The 4 Cs of Diamonds

Nov 1 2017
The 4 Cs of diamonds stands for color, clarity, cut and carat. The GIA developed the 4 Cs as a way to create a grading system for diamonds. When purchasing diamonds, it is important to understand the 4 Cs.
Color | Color is one of the most important factors to consider when buying a diamond since it is the factor that is most notable to the naked eye. Color has a significant impact on a diamond's appearance. Color refers to a diamond's lack of color. With its prismatic properties, a colorless diamond will reflect light into an array of colorful hues often referred to as "fire." Chemical impurities and structural defects cause coloration in a diamond. Color in a diamond affects it ability to reflect light. For this reason, lower grade diamonds will not show the same brilliance as those with higher grades. The less color a diamond has, the more valuable it is. 

Clarity | Diamond clarity is affected by the existence of inclusions and blemishes on a diamond. Inclusions are those internal characteristics that include crystals, clouds and feathers, while blemishes are surface irregularities. An inclusion may be foreign matter or another diamond crystal. While most inclusions will not affect a diamond's fundamental structure, tiny imperfections may appear whitish or cloudy. Clouds can affect a diamond's ability to reflect light. Cracks near the surface may weaken a diamond's resistance to fracture. Minor blemishes and inclusions may be useful in identifying natural diamonds. often acting as nature's fingerprint. As synthetic diamond technology becomes more and more advanced, it may be hard to determine whether a diamond's origin is natural or synthetic. However, inclusions and blemishes can serve as proof to its natural origin.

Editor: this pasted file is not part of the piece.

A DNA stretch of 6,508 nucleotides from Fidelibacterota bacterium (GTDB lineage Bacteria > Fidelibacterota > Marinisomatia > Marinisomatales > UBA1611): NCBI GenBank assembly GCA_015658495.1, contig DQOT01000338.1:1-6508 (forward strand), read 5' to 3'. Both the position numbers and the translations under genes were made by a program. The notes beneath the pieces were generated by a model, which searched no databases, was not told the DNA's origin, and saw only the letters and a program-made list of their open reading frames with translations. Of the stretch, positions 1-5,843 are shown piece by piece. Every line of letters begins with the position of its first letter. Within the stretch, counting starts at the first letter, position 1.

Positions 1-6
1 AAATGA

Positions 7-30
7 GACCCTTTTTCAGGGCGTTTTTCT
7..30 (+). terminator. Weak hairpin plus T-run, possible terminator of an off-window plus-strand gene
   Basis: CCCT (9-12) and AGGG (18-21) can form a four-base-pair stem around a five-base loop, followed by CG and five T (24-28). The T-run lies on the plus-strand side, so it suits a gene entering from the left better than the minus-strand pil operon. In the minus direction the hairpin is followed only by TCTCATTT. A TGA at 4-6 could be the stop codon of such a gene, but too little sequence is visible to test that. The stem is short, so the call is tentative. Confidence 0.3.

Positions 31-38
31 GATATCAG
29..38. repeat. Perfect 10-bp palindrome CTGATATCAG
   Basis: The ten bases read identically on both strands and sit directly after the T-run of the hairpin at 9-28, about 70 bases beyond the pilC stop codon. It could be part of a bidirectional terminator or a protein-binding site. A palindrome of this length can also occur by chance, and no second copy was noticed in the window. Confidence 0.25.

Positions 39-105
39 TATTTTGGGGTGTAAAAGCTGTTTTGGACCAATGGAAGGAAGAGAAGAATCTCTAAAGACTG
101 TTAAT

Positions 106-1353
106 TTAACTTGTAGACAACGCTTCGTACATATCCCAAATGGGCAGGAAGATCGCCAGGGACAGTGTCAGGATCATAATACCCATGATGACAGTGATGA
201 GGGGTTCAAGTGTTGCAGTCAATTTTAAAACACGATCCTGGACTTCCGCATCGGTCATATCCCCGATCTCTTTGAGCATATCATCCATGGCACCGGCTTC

Cut | When it comes to the four Cs, cut is the most important since it determines a diamond's symmetry, proportions and facets. While many believe it is the weight of a diamond that matters most, it is the cut of a diamond that affects its brilliance, sparkle and durability. Since a diamonds' cut affects the overall quality, diamond cutters often consider shape and size when deciding on a cut. The three most important parts of a diamond are the table, crown and pavilion. The table is the measurement across the top of a diamond. The crown is the height of the top portion of the diamond from the girdle (where the pavilion and crown meet). The pavilion is the depth of the diamond from the bottom portion of the stone. The measurements in the table, crown and pavilion affect not only its sparkle, but how flaws are displayed. 

Carat | Carat refers to the weight of the diamond. One carat is the equivalent of 0.2 grams. A carat is divided into 100 points. A 50-point diamond weight 0.50 carats.